There is a recurring theme in men’s health: stress is bad for you. Stress seems to be a four-letter word in this area. Stress goes unseen, unheard in the lives of men, but it is the first thing that the doctor will ask about during a checkup.
“Is there too much stress in your life?” The answer, at least for most men, is “yes.”
Women have this problem too, but it seems to be more prominent in men’s health. Stress affects men’s health more seriously than normal, especially in regards conditions involving the heart.
How do men typically cope with stress?
Men cope with stress differently than their female counterparts. The most common thing that a man does in response to stress is bottle up his feelings and avoid talking out their feelings with family, friends, and doctors. This increases the damage done by stress.
Traditional views on masculinity may play an important role in this response. In previous ways of thinking, any type of vulnerability was seen as feminine, which men were supposed to avoid unless they wanted to be seen as not manly enough. While it was more socially acceptable for a woman to admit she was stressed, it was socially taboo for a man to admit it.
Men are also known for not asking for help. Struggling through stress can be difficult for both men and women, but men do not want to admit to a struggle.
Are you stressed?
Before you can even think about getting better, you have to be able to recognize the symptoms of stress that you are experiencing.
Feeling tired is a common symptom of stress. However, the flip side of this is that the inability to sleep is also a symptom, so they feed into each other.
A loss of concentration is also frequently reported. It becomes hard to focus and harder still to complete tasks at hand. A lack of motivation is characteristic of stress, so not only are you unable to finish a task, you are unable to find the will to begin them in the first place.
Headaches are common, but also aches and pains in the body, frequently in the lower back and neck. This is where men typically carry the bulk of their stress, leading to strain.
Alcohol or drug use can increase in times of stress. Men often turn to substance as a coping mechanism, which can only worsen the underlying problem with stress.
Along with these symptoms, stress can also create more severe medical conditions, such as problems with digestion, chest pain, high blood pressure and/or heart rate, problems with sexual performance, and skin problems.
There are very few parts of the body and the life that are not affected by high levels of stress.
What causes stress in men?
Just about anything in life can cause stress, but usually in high stress situations, more than one source of stress is present.
Health can cause stress on the body. Men can face a large number of potential health problems throughout life, and surely that can stress you out.
Another frequent source of stress is the job and workplace. Deadlines, meetings, coworkers, and bosses are just some of the more stressful things in life.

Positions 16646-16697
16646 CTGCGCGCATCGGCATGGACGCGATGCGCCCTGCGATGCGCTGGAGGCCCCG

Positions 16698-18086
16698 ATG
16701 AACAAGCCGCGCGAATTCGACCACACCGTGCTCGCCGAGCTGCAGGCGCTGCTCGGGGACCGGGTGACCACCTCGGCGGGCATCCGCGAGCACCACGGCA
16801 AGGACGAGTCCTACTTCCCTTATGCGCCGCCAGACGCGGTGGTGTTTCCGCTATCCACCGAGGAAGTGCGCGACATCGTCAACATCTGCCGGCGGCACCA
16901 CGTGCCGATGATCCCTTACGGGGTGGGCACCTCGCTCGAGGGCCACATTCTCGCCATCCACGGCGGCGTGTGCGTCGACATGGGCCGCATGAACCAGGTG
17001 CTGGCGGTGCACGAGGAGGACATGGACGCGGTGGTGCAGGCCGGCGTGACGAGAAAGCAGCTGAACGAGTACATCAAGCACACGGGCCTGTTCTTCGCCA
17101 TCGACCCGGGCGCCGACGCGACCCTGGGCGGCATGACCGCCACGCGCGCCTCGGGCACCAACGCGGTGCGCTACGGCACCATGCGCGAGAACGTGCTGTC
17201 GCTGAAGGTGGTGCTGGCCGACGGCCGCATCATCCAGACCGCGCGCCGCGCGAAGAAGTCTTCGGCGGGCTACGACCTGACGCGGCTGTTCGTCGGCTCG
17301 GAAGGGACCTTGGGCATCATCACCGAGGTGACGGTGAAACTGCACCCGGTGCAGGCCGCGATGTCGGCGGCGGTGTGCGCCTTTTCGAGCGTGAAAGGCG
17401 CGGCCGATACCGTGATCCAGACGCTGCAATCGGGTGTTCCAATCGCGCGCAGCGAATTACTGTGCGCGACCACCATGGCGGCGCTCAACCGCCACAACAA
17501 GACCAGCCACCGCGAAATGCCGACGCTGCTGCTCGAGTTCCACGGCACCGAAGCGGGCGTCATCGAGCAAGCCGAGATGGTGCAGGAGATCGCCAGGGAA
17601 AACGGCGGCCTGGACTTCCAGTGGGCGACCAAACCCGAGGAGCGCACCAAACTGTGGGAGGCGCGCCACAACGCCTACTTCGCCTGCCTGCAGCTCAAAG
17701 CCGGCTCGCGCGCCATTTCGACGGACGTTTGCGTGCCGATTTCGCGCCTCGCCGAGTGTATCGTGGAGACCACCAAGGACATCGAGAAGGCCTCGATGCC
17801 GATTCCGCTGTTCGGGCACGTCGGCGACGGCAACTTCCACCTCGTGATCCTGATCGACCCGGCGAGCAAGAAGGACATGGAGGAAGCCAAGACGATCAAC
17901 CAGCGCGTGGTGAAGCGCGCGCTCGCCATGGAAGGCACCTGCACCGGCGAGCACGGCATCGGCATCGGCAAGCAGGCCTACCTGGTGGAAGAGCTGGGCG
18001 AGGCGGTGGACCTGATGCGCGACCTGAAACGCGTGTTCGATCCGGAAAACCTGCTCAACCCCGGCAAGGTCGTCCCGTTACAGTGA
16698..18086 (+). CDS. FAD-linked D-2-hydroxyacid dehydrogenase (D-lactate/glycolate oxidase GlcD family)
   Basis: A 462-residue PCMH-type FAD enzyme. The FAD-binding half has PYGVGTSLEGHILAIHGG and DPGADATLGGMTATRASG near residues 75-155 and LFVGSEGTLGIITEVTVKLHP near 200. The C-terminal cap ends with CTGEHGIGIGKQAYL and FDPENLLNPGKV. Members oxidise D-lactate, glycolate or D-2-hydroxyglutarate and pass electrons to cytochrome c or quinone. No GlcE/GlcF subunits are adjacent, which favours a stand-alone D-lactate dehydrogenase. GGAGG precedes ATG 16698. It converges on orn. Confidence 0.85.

Even family can be a source of stress. Maintaining positive relationships with your spouse, children, and other family members is a big task.
Finances are also a source of stress for many men. Men are typically seen to be the primary breadwinners of their family, so a lot rides on their ability to provide. This can place pressure on any man’s shoulders, leading to more stress.
Overall, Americans live at a face pace as well. Just when we think we have everything figured out, life is bound to throw us another curveball. We are expected to roll with the punches and quickly adapt to situations, and this can be particularly stressful.
Any number of the aforementioned stressors can affect you, and sometimes it is a combination of stressful things.
How do men cope with stress?
There are a limitless number of stressors in the world, but thankfully there are ways to cope with them all. Here are a few great pieces of advice that can help you the next time stress starts to take control of your life:
- Accept the things you cannot change. You cannot change other people in your life, just like you cannot change the weather. Find a way to enjoy the rain. Put a positive spin on things.
- Do not bite off more than you can chew. Do not over-schedule yourself. Learn how to say no when there is already too much on the table.
- Put positivity first. Looking on the bright side can make the little things easy to carry. Having a negative attitude can make the little things unbearable.
- Solve the root cause of your stress. In some cases, there is one specific thing that causes our problems with stress. Removing this from your life can make a world of difference.
- Avoid situations that you know will be stressful. If someone gets on your nerves, do your best to spend as little time with them as possible, for example.
- Do the hard stuff first. Whatever the most important task is, move that up on your to do list and do the more trivial things later. Try to avoid multitasking.
- Take time to celebrate victories. When you finish a project or accomplish a goal, celebrate with yourself. Treat yourself in a way that is special to you before you move to the next thing.
- Meditation works. Spending even 10 minutes a day on mindfulness can drastically reduce levels of stress. Clear the mind, be quiet, and breathe.
Along with all of these, eating healthy foods, exercising regularly, and sleeping well can also make stress less impactful on your life.
Overall, your outlook is the most important way to combat stress. You have to enjoy life as it comes, hard and easy, but a little meditating did not hurt anyone. Remember to breathe!